I recently had a big argument with my closest friend. When you’ve been in one another’s lives as long as we have, it would be unrealistic to think there won’t be bumps in the road. Nonetheless, it breaks my heart when we have these disagreements over the years, because as much as it hurts to feel betrayed by those closest to you, it’s equally as painful to think you hurt them in return. When we finally simmered down enough to have a rational conversation and hash it out, (weeks later-this was no small tiff!) one thing that surprised me was when he kept repeating I tend to make “personal attacks” when we’re arguing. I had no idea what he was referring to; I racked my brains thinking of some insult I’d slung his way, or a name I’d called him. When he finally told me specifically what I’d said I was shocked! He was miffed by me calling out a situation in his life that I find unhealthy; for me, I was just using this scenario as evidence to support my feelings and said nothing derogatory, just stated the facts. I asked him to maybe consider it was hurtful because deep down he might know it’s true.
I think we all know that things hit the hardest when they’re close to home. We tend to personalize topics we’re insecure about and not think twice about actual insults with regards to things we’re confident in. For example, I know beyond doubt I am very smart and independent. So if someone were to call me stupid or a leech, I would laugh in their face and keep it moving. But if my Mom absent-mindedly tugs my shirt down because its riding up, I will burst into tears of fury, because I’m so insecure about my flabby midsection that in my mind it feels as though she’s calling me fat. (This is a very real situation that has happened. Recently.)
While listening to a fitness podcast yesterday, the host/coach said, “I’m not trying to call you OUT, I’m calling you UP!” and I found that so fitting to these circumstances. It would be so beneficial to “consider the source” when reacting to things that feel like a personal insult. People who love and care about you aren’t trying to call you out, they’re trying to hold you accountable and lift you above the things holding you down. Nine times out of ten if something is striking a nerve with you, it’s because you’ve already rolled it around in your head enough times you know it needs to be changed. You’re not actually angry at them for mentioning it, you’re mad at yourself for not doing anything about it; its sometimes just easier to point the finger anywhere but back at yourself.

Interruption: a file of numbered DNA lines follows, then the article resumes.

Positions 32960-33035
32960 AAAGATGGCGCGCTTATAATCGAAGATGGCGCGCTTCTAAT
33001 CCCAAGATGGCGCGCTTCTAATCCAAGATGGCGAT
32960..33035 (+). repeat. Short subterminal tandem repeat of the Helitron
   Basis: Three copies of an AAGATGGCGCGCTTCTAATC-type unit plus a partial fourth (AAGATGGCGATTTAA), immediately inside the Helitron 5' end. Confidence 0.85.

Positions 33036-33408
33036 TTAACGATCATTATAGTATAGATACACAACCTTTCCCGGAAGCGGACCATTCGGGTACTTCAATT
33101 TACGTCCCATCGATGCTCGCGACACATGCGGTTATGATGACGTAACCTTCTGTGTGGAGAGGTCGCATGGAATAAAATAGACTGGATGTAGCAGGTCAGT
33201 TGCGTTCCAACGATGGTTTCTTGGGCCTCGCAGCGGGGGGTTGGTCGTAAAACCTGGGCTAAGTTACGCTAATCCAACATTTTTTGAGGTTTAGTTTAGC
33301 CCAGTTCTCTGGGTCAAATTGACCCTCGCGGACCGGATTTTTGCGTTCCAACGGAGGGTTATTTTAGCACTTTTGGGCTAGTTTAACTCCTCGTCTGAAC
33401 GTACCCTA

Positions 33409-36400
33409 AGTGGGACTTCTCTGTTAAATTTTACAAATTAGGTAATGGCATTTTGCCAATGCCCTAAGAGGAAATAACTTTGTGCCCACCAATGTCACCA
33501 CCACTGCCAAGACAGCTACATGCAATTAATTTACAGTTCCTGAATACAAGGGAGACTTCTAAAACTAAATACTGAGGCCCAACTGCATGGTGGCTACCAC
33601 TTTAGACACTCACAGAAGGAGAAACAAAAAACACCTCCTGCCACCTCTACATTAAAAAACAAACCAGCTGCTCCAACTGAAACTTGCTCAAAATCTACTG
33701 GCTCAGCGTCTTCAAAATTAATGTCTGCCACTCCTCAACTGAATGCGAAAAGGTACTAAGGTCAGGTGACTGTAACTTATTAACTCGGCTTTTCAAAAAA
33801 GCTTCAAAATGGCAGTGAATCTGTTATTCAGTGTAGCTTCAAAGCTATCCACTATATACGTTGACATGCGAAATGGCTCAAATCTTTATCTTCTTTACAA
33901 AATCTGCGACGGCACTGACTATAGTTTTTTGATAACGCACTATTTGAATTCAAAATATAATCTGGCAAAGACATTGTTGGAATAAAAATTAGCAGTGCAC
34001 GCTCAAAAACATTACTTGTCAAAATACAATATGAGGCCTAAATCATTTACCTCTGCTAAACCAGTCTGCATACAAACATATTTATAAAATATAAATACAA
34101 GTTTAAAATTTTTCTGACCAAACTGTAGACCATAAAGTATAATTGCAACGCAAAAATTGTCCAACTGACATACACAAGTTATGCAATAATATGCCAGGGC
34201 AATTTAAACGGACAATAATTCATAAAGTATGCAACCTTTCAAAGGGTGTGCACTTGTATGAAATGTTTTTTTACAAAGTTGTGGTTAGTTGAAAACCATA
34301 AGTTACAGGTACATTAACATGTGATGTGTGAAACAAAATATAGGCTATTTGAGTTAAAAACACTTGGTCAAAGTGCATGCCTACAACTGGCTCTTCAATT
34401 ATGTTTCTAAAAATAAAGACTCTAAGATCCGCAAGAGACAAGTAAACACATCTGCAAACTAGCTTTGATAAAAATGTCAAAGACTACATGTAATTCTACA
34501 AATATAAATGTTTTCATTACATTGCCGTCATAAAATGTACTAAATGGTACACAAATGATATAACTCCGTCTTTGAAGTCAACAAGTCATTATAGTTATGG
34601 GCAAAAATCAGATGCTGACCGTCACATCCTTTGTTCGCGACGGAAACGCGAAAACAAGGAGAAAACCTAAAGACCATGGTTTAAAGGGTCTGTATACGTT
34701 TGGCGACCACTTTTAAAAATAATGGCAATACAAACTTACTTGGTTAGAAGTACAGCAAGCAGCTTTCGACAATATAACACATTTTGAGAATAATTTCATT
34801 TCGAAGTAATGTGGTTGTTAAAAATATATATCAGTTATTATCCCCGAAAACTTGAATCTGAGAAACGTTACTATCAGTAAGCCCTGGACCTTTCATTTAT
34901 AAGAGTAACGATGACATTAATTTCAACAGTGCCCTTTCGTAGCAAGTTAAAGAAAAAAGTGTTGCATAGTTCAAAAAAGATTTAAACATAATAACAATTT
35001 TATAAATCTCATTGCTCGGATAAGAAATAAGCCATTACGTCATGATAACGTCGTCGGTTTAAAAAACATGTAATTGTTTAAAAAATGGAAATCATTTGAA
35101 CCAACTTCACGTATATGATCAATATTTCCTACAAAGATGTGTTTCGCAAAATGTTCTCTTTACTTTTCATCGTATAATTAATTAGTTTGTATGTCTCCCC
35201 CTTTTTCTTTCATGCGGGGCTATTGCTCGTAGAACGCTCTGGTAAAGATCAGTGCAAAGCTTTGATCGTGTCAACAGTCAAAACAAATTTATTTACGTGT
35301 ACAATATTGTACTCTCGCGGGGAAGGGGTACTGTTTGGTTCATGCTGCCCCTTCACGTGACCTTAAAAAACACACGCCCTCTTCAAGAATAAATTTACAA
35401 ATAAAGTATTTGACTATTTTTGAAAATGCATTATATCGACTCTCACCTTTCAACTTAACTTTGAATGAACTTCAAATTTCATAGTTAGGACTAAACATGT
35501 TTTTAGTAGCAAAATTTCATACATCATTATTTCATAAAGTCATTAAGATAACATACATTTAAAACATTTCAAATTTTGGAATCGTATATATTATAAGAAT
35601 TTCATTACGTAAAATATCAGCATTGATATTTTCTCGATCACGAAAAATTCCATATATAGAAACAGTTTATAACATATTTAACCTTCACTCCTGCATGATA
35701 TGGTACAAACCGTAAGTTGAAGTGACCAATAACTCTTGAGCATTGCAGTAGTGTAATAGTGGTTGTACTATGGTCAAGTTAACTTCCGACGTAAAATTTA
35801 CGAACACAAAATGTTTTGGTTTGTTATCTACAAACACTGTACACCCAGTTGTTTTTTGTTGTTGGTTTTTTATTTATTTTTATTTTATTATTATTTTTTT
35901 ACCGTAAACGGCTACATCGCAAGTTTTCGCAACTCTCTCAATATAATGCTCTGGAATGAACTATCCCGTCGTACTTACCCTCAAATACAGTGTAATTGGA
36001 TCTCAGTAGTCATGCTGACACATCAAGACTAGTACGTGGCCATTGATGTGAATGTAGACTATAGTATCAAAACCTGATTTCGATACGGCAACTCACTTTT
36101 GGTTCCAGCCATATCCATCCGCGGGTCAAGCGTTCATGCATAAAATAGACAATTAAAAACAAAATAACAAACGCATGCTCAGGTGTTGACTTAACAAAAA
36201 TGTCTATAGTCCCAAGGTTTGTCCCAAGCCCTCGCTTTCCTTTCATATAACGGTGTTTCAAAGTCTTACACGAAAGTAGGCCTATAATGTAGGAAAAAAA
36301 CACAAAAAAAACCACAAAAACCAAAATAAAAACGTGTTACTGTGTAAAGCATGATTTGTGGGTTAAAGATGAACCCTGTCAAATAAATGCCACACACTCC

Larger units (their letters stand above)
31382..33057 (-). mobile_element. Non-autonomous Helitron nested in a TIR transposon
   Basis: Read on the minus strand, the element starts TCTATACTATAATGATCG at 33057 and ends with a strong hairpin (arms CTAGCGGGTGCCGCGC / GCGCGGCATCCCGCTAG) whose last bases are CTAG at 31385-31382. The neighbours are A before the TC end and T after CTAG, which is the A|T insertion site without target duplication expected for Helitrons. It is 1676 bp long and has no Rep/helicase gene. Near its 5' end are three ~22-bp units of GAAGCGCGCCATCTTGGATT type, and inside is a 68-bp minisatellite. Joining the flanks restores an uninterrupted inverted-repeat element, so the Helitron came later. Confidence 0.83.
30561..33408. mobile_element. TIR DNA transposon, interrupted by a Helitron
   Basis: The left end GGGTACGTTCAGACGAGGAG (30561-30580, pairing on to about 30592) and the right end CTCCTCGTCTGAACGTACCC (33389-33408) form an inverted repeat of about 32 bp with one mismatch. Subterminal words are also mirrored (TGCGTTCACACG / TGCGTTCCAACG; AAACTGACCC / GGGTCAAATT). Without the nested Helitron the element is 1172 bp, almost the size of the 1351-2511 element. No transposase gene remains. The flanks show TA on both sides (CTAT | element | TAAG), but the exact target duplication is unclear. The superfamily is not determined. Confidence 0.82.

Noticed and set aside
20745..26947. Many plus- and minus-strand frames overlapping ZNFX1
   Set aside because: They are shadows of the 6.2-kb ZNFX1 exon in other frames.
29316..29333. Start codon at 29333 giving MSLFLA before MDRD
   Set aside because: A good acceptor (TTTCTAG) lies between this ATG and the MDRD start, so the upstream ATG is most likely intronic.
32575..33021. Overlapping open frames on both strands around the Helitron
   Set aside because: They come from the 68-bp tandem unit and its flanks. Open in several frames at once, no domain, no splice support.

I find myself doing this a lot with regards to money as of late. I’m obviously not sharing with the world the true depths of my financial struggles, but quite frankly it’s my greatest source of stress. Because of my line of work I don’t think people really grasp the full extent of just how dire the situation has been because it always looks like I’m dining out, having drinks and traveling. So anytime I post a beautiful vacation destinatio and mention how much I want to go, and someone says “just go! Stop making excuses and do it!” I have to physically contain myself from ripping their head off. These people think I’m just prioritizing work, or some other navigable roadblock, when in reality there are weeks I cannot afford my groceries. They don’t know, so I have to take a beat, take a breath and remind myself that was a completely innocent and actually encouraging remark. This person wants me to do things I enjoy- they’re not actively trying to twist the dagger that lives in my heart and my wallet.
On the flip side of this, I also need to improve my timing. No one is more aware of the things they’re doing wrong than the person doing them, and there’s a fine line between holding someone accountable and plain old badgering them. At a certain point I must let people make their own decisions and if they’re not ready to make the changes, no amount of confrontation from me is going to change that. It’s also probably not best to bring up these issues during a heated argument. When you’re calling someone UP it should be presented with the love in which it’s intended and not through gritted teeth or raised voices. That definitely feels like you’re calling someone OUT and it’s not productive.
At the end of the day, its most important to hold ourselves to the same accountability we hold everyone else. Look inward at our own triggers and figure out why they’re such a hot button, then resolve it. And get in the habit of calling ourselves up instead of out; speaking to ourselves from a place of self-love and not self-hatred while being very real about where we thrive and where we could use some improvement.